A. trinotatus is endemic to Sulawesi. It shares no diagnostic character state with A. superciliosus and A. collaris, and differs strongly from these two Neotropical species in various characters, including: tail pattern (large spots on the central rectrices in A. trinotatus, barred in A. superciliosus and A. collaris); tertial pattern (large white spots in A. trinotatus, plain in A. superciliosus and A. collaris); and the pattern of the underparts (plain in A. trinotatus, barred in A. superciliosus and A. collaris) (del Hoyo et al. 1994; Ferguson-Lees and Christie 2001). Despite the lack of phylogenetic evidence for the placement of A. trinotatus, we believe its morphology and biogeography provide no reason to suspect a close relationship with A. superciliosus and A. collaris.

We conclude that A. superciliosus and A. collaris cannot be isolated in any existing genus and that there are no available genus-group names applicable to these species. Thus, it is necessary to provide a new genus-group name. We propose:

Microspizias gen. nov.

Type species

Falco superciliosus Linnaeus, 1766 (currently Accipiter superciliosus).

Included species

Microspizias superciliosus (Linnaeus, 1766), new combination, and M. collaris (P. L. Sclater, 1860), new combination.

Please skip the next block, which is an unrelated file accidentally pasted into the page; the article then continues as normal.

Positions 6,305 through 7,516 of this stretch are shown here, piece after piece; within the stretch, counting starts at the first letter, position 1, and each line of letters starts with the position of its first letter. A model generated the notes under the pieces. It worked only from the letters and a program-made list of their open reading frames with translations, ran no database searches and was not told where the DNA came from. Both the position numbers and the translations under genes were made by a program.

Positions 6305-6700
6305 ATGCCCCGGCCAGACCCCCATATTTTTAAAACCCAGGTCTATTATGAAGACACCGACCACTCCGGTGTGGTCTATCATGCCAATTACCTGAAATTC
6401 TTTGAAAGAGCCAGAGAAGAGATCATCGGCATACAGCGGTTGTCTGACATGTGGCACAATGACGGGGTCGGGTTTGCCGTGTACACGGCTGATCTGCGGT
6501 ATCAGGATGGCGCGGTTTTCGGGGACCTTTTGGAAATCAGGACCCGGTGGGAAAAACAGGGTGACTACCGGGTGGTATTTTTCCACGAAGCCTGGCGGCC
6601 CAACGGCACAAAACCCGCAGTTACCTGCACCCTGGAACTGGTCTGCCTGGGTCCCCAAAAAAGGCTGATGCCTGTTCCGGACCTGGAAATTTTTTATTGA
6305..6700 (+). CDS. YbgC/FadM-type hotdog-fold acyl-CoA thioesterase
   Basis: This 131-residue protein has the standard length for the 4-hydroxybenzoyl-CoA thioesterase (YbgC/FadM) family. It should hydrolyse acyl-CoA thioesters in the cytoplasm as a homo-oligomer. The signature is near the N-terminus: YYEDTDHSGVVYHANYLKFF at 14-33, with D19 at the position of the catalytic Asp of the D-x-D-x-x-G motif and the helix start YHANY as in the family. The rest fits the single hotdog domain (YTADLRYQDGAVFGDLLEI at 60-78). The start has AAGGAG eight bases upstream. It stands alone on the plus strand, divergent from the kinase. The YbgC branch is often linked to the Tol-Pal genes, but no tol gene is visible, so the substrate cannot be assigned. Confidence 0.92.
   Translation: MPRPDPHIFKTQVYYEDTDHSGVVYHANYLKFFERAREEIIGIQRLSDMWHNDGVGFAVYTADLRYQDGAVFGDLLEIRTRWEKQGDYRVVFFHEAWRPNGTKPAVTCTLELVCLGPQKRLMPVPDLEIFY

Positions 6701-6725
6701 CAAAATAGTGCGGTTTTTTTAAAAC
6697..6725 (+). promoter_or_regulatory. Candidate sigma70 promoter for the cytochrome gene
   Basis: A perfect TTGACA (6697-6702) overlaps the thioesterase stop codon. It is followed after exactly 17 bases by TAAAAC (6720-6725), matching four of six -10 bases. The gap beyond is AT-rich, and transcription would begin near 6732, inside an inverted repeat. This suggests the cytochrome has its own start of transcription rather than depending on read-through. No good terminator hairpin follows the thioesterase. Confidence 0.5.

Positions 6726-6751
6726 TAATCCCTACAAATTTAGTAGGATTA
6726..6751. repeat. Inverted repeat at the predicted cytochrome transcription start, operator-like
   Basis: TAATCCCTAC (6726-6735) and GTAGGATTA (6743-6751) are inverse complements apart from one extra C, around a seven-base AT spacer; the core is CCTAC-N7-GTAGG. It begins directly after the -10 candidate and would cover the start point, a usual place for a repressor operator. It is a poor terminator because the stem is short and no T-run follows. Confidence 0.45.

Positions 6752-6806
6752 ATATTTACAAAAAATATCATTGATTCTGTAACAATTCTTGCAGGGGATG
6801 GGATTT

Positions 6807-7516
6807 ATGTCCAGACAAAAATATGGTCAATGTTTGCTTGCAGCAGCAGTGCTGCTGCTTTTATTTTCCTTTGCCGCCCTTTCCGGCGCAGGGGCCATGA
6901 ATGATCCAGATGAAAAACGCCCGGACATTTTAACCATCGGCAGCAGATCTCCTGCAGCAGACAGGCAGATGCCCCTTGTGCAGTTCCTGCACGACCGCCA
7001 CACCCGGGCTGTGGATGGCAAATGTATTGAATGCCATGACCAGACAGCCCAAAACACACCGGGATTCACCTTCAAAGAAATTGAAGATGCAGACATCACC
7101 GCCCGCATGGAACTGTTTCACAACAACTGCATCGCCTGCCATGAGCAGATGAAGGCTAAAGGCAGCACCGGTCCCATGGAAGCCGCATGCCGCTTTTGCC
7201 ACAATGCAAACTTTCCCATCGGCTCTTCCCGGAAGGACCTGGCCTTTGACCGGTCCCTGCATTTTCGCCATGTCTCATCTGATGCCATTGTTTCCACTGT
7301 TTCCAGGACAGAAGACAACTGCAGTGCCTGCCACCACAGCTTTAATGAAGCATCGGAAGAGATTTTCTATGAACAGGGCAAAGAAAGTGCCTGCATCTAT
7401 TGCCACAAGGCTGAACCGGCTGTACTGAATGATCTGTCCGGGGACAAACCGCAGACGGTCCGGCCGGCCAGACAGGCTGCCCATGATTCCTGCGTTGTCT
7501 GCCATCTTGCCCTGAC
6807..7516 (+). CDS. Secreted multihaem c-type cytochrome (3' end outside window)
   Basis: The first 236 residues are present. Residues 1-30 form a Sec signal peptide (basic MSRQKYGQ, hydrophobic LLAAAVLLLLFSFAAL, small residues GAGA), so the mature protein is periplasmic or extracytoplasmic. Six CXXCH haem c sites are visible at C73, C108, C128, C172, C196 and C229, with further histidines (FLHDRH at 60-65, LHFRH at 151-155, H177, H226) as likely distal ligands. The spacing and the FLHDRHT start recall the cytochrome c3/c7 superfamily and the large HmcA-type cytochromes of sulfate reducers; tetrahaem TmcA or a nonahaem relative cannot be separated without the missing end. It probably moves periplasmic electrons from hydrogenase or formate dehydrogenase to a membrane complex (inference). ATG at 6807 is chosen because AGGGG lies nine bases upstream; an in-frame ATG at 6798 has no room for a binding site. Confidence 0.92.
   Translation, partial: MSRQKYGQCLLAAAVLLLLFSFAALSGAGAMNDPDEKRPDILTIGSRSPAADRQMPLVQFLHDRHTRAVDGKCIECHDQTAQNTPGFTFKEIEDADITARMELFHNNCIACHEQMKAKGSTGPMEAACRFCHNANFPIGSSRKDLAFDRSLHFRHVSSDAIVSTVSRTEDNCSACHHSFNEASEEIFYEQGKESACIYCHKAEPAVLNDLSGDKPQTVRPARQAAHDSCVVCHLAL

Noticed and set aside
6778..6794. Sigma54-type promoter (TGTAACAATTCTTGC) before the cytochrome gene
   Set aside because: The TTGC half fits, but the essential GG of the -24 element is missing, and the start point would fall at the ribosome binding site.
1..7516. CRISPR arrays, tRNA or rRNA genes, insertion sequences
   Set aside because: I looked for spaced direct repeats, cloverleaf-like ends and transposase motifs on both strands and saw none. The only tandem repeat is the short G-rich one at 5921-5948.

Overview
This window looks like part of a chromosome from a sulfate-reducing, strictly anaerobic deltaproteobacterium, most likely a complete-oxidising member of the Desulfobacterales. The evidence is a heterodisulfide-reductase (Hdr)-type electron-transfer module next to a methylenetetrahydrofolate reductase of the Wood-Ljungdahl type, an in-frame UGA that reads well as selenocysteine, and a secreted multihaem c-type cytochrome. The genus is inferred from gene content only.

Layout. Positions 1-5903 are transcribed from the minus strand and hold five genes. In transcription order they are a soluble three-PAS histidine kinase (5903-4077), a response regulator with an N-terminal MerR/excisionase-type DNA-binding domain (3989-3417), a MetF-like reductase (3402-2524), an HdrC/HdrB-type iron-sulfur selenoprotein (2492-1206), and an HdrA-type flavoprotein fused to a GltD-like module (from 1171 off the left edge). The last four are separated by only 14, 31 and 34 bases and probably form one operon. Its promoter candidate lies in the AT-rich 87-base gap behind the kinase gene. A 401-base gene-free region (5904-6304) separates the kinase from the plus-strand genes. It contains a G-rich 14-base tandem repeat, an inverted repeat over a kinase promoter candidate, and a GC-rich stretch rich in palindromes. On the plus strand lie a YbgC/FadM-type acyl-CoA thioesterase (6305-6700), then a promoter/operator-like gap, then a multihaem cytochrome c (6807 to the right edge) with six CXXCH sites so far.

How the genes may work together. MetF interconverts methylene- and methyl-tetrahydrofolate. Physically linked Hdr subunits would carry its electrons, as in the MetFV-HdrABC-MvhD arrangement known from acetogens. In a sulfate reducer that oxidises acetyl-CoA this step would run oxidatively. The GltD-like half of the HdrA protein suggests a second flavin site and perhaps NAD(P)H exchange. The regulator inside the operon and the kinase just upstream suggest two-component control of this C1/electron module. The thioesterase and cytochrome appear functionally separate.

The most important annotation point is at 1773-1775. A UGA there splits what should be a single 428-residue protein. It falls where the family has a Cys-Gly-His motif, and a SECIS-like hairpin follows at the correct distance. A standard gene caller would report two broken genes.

Diagnosis

Microspizias differs from all species of Accipiter by a combination of (i) small size (total length <30 cm), (ii) white vent barred grey (in adult M. collaris) or chocolate-brown (in adult M. superciliosus), and (iii) juveniles dimorphic, rufous morph with distinct rufous fringes to feathers of upperparts (Ferguson-Lees and Christie 2001). In addition, Olson (2006) noted that in M. superciliosus the procoracoid process has a very distinct foramen. This foramen is invariably absent in Accipiter (Olson 1987). Olson (2006) further pointed out that the configuration of the skull, sternum and pelvis of M. superciliosus are very different from Accipiter, and that the hind-limb bones of M. superciliosus are much more robust than the extremely gracile elements of Accipiter.